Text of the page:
Democratic Primary Voting

This map shows the breakdown of Democrat voting in Tuesday's presidential primary. Sen. Bernie Sanders won every county but Oklahoma and Osage. (Graphic by Nate Robson, Oklahoma Watch)

When we asked local legislators their opinion on Super Tuesday, state Rep. John Enns, R-Enid, called the presidential primary the nuttiest race he’s ever seen.

We agree with the lawmaker. And we were surprised that Bernie Sanders claimed a state that’s been called the reddest of the red (the conservative Republican shade, not the Communist variety) by such a wide margin.

Running against Barack Obama in 2008, Hillary Clinton earned a whopping 54.7 percent of the vote in Oklahoma compared to Obama’s 31.18 percent, beating the future president by more than 20 percent. That was before anyone heard of Benghazi or Hillary’s email controversy.

There were about 130,000 fewer Democrats in Oklahoma in 2015 compared to the 2008 election.

“A lot of Hillary’s vote just died,” said Keith Gaddie, chair of the Department of Political Science at the University of Oklahoma.

In the 2016 primary, Oklahomans voted in record numbers. This time Clinton only took two counties and totaled just 41.5 percent, which was beaten by the Bern’s 51.9 percent.

Bernie and former President Bill Clinton did some hard campaigning in Oklahoma. Sanders visited the Woody Guthrie Center last month in Tulsa and used the Okemah populist’s iconic “This Land Is Your Land” as part of his campaign.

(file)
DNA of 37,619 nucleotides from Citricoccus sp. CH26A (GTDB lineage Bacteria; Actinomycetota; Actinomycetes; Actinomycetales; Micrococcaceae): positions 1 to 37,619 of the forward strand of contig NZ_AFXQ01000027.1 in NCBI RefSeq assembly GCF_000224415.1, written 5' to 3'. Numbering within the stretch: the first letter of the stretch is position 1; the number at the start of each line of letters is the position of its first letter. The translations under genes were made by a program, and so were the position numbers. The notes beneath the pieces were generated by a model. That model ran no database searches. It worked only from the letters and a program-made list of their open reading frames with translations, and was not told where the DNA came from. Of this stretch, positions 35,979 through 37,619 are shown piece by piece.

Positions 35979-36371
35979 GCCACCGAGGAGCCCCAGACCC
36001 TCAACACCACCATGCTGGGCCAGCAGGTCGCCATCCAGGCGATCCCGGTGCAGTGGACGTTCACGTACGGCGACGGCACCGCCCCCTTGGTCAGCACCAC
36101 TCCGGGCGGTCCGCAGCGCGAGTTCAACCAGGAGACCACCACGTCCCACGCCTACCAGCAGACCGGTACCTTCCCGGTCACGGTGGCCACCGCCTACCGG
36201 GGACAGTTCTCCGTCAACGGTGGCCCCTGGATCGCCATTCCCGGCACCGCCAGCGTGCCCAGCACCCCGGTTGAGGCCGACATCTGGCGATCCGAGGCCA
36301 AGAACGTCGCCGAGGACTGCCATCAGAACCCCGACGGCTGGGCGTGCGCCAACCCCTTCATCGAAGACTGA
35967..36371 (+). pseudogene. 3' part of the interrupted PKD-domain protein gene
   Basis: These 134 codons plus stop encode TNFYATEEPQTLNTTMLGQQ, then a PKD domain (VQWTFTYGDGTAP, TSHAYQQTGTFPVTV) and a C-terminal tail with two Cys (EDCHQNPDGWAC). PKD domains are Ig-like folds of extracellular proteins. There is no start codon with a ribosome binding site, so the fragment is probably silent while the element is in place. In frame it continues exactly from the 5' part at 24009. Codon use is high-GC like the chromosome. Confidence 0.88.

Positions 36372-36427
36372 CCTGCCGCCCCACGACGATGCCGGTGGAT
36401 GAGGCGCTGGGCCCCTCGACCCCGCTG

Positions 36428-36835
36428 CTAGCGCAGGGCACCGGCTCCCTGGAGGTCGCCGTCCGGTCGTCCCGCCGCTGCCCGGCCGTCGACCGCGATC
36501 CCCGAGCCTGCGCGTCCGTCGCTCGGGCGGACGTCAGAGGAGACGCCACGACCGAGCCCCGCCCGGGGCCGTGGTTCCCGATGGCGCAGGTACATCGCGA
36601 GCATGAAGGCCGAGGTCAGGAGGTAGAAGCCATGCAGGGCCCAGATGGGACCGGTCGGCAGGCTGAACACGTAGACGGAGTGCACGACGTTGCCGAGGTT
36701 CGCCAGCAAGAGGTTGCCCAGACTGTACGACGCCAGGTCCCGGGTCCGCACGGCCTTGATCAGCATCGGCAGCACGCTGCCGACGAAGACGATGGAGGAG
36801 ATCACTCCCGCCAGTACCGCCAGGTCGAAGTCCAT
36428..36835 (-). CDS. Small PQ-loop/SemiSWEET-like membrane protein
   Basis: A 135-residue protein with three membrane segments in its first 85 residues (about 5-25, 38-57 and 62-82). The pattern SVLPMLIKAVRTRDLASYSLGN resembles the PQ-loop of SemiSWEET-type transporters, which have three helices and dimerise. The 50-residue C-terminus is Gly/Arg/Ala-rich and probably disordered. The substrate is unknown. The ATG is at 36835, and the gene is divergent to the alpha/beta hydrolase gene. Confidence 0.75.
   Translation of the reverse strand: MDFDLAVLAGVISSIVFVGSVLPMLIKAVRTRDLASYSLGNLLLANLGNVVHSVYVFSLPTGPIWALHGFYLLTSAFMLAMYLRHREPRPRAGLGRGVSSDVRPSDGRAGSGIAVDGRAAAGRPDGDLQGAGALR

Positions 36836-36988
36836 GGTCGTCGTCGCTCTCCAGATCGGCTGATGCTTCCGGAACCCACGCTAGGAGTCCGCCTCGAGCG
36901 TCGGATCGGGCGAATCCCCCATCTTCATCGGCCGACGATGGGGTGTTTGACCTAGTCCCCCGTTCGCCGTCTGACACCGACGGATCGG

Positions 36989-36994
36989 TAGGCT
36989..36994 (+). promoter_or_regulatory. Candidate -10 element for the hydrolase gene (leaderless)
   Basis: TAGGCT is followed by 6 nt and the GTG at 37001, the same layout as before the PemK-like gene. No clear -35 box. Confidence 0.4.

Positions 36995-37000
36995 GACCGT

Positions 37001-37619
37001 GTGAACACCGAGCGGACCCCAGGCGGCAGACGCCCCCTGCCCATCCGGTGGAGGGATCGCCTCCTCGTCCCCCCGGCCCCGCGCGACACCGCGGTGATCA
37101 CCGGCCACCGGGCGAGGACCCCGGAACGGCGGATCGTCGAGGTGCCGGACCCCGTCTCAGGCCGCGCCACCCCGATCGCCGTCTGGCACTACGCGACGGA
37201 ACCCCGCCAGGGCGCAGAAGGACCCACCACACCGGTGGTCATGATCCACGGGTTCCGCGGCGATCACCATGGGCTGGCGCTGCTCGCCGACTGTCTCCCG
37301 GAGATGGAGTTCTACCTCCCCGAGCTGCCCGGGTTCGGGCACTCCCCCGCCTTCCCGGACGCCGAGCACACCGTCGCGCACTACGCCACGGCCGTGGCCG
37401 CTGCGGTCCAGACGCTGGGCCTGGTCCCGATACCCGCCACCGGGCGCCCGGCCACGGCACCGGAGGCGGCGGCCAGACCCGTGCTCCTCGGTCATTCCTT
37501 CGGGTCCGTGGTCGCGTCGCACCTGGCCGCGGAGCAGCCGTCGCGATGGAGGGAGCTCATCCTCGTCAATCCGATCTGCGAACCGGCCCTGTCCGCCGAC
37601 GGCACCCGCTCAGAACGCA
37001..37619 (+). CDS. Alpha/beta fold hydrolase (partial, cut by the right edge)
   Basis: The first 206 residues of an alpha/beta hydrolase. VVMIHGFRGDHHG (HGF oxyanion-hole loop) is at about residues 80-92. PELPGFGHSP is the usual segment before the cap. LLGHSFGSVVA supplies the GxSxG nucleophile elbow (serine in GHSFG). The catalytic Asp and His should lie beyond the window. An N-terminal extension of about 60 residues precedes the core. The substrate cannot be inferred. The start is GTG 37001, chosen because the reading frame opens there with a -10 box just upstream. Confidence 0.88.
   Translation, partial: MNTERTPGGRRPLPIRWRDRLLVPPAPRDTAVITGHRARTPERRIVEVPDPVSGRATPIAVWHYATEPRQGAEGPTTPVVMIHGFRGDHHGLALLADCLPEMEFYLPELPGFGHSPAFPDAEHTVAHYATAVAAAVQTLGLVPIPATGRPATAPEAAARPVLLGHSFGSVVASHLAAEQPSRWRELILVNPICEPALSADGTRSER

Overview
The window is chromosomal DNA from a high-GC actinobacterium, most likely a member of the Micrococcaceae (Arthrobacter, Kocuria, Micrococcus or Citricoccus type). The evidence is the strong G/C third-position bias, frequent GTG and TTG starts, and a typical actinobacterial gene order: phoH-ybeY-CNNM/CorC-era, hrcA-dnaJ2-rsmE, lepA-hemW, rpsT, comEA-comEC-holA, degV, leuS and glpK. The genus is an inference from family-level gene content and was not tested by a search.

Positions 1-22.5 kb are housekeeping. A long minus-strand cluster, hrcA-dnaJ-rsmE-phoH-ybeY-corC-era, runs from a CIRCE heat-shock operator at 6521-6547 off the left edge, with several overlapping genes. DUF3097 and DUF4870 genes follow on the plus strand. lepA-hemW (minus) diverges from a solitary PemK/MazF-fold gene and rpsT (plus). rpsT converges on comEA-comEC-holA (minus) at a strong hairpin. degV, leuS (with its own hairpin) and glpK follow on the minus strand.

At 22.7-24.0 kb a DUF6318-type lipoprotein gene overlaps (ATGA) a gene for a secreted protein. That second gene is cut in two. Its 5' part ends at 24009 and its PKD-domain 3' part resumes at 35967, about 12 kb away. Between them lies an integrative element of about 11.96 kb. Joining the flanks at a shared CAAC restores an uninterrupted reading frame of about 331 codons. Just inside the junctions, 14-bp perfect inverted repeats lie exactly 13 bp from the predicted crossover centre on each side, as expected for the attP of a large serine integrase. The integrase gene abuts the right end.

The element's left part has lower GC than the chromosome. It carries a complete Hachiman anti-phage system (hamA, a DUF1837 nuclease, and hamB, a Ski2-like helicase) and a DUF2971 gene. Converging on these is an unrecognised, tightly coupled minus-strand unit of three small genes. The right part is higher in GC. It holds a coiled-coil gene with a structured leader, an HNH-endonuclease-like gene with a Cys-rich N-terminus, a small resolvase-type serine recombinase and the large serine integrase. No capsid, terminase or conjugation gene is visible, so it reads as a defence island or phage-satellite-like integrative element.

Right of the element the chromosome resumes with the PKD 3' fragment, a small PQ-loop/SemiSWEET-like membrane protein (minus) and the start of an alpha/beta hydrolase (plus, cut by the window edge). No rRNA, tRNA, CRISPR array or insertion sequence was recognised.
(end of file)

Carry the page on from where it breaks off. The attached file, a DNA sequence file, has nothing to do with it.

Sanders also advertised heavily and targeted independent voters via direct mail, urging them to vote in the Oklahoma Democratic ticket's open primary.

Sanders has described his brand of democratic socialism as creating government that works for everyone.

When CNN’s Brooke Baldwin recently asked Bernie’s supporters to describe socialism, some supporters had difficulty explaining, which was interesting. Still, Sanders’ message resonated with millennials and seasoned Okie liberals.

Is this turning into the People’s Republic of Oklahoma? No, but our state’s populism politics could help explain the shift. After all, Oklahoma’s state motto is “labor omnia vincit” (or “labor conquers all things”).

History buffs know that southern Democrats dominated state government as Oklahoma became a state in 1907. Circa 1914, the Socialist Party had the highest per-capita membership in Oklahoma, but those early 20th century socialists are long dead, too.

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